As some of you may have read, after 14 years running a stand-alone IFA, Ray Peyre and I have sold 50 per cent of our company to Aegon UK.
I do not want to use this column to discuss my own business but I would like to show why part of the reason for our decision was that IFAs in Britain have the worst cashraising potential of any industry I know.
So far as I am aware, we are the only industry in the country with regulatory controls that prevent us from raising capital to grow – the entire basis of capitalism.
The problem is that all regulated firms have to pass FSA solvency tests to show they have sufficient reserves. As you grow, your cash reserves have to increase to match your turnover, expenses and number of RIs. Loans count as liabilities so, unless you can get your bank to subordinate the loan (you should be so lucky), a loan will make you insolvent.
Beware, too, that there are some nasty catches for those of you with expanding firms. When you breach the 25-RI barrier, your cash requirements suddenly soar. In our case, it turned our most profitable year ever into one of our lowest personal earnings' years as we had to leave hundreds of thousands of pounds in the business to meet the sudden increase in the solvency test.
Effectively, therefore, IFAs of any size cannot raise capital from the banks and stay solvent. So most of us try and grow out of profits. That, in itself, prevents rapid growth but how much more difficult will this challenge be in the future? “If you can keep your head when all around you are losing theirs” perhaps you have misunderstood the potential implications of Sandler, Pickering and CP121.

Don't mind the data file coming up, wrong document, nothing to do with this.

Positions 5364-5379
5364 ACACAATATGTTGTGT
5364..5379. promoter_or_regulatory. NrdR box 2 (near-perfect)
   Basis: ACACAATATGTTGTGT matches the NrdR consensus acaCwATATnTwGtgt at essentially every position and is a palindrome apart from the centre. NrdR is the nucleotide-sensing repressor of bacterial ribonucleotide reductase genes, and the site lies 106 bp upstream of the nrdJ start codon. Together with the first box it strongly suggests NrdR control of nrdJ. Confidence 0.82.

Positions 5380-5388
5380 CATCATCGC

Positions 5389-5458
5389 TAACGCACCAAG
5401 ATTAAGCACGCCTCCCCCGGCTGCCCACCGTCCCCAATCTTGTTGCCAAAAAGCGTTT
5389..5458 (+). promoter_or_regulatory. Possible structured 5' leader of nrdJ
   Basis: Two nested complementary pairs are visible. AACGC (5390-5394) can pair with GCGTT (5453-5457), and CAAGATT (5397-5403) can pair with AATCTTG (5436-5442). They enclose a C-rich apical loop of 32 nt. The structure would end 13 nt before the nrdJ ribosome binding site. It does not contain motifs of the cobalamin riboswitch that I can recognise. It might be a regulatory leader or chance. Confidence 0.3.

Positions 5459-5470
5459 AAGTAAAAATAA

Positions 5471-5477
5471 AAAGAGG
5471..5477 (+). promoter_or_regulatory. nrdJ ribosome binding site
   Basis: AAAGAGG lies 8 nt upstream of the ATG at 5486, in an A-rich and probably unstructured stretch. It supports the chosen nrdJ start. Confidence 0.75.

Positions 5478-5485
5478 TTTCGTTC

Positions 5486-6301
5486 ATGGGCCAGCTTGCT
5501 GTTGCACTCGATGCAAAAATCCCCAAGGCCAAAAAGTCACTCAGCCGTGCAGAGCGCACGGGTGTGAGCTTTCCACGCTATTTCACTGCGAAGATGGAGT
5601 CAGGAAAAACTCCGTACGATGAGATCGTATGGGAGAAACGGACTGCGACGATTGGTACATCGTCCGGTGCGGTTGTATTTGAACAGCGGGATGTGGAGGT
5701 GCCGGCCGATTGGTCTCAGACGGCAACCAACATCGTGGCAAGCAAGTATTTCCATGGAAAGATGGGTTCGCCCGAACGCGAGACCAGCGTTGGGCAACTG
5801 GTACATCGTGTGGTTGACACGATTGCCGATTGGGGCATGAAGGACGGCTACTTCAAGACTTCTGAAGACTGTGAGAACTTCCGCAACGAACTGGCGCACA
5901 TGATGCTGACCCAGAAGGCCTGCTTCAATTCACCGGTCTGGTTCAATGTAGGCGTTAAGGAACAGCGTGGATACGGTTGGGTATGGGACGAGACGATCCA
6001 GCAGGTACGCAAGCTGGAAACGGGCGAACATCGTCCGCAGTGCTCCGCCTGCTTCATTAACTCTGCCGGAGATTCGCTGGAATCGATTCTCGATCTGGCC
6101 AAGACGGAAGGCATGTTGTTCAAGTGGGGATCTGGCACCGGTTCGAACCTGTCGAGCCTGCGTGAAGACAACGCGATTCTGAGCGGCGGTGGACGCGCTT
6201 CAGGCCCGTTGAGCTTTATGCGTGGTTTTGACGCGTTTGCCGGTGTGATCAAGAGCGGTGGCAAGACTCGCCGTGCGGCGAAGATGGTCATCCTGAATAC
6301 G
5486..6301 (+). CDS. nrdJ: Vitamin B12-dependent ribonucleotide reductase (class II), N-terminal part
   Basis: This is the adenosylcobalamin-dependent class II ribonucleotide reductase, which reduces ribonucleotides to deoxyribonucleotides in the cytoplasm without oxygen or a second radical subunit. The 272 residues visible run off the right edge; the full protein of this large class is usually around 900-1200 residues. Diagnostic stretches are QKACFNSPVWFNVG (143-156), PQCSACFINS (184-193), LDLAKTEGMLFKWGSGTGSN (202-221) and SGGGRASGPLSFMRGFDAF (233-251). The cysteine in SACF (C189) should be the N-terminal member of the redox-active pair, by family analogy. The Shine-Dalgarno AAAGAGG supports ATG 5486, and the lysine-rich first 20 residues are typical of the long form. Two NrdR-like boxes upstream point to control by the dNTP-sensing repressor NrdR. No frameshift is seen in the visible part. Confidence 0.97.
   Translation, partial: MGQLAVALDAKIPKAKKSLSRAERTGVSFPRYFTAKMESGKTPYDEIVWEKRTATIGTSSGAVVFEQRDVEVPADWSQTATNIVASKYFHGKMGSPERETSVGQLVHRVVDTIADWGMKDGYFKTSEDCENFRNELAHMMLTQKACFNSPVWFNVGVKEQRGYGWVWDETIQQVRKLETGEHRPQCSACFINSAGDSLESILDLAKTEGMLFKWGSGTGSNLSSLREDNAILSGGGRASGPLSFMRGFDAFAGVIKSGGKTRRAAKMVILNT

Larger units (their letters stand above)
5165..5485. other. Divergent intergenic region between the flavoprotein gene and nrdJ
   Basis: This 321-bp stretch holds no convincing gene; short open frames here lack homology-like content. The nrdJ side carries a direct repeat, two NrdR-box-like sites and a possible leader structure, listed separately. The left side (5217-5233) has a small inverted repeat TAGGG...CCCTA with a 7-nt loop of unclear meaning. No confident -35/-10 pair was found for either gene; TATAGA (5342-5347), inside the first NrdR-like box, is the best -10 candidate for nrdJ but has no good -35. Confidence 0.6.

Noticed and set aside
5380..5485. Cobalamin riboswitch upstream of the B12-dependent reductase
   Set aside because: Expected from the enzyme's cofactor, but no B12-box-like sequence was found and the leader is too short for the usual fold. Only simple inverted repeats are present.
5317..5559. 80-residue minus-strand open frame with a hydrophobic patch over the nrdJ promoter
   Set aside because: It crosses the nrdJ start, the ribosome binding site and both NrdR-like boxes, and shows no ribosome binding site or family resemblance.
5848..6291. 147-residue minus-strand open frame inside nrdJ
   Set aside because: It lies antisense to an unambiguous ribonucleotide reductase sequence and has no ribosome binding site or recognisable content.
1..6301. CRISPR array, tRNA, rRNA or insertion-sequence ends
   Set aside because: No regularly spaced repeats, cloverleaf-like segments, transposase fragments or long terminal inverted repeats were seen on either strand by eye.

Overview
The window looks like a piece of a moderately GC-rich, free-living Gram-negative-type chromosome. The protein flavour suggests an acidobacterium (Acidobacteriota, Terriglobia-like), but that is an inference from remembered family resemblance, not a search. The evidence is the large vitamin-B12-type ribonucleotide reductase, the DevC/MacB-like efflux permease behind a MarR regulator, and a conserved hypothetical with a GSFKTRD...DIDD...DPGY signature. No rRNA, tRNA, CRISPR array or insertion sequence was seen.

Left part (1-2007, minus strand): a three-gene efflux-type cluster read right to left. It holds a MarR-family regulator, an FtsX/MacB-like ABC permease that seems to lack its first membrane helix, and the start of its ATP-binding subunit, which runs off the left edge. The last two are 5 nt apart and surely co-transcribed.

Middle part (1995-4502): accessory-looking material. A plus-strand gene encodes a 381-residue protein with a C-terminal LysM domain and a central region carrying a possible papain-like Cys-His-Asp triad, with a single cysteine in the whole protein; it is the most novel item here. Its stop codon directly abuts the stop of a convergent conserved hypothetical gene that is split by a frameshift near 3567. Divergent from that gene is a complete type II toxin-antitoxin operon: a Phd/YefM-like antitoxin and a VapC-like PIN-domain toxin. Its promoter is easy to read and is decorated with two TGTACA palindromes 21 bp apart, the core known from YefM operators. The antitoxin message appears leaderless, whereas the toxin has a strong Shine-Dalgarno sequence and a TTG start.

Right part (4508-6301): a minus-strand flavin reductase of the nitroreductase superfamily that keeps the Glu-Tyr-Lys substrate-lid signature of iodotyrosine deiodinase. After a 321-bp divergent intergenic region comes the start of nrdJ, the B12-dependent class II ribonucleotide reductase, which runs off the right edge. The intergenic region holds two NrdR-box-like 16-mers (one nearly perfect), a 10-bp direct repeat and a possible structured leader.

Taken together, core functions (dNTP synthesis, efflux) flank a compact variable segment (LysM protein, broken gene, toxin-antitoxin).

Also, how can anyone plan properly in an industry when we do not even know the rules we will be playing under in two years time?
In my army days in Northern Ireland, we would spend one week in three as “back-up platoon” waiting to be called out as a reserve. One tour was in the long, hot summer of 1976. We spent day after day lying in the shade wearing full riot kit and trying not to move. Playing cards became so boring that in the end the gunners would play three-card brag and just “go blind”. In other words, they would bet without even looking at the cards.
I can't help remembering those days each time another inquiry or consultation on our industry is announced. We are all betting blind in financial services and our bets are a good deal higher than those of the gunners. How can we risk expansion without capital backing and how can we get capital if we can't borrow? Answer – we either have to sell equity and take partners or the product providers have to provide a capital scheme that subordinates the loans.
This latter route looked like it might be on the cards until CP121 came along. Now, equity purchase and partnership/ ownership is the name of the game and one that looks as if it will get very much more intense soon.
So, is this the death of independence as we know it? Some commentators have gently mauled our own deal, one going as far to suggest that we cease to be “genuinely independent”. I must say this comment baffled me completely. What about Chase de Vere, Charcol, Sedgwick, Towry Law et al – are they not IFAs?
An IFA firm is independent by definition if it deals with all companies in the market and acts as the client's agent. What difference does the ownership of the company's shares make? Other than obeying the better than best rule while it exists, we will deal with our clients in exactly the same way we always have and so will the many other IFA firms that raise capital from product providers in the coming months.
In the future, it does now seem, that the only choices for IFAs will be stay small, float on the Aim market, a taxing goal for even the bigger firm; or raise capital from product providers.
I believe that many firms will follow the strategic partnership route. Indeed, I personally know of many that are looking for alliances at this moment. Many others will also be disappointed. The providers really do seem to have learnt the lesson of the estate agency debacle and are not keen to repeat the error of buying in haste.
It has looked for some time as if rule changes and inquiries would alter the entire shape of the IFA industry. Now, it seems, the times they are 'a changing.
Philip Rose is managing director of Wentworth Rose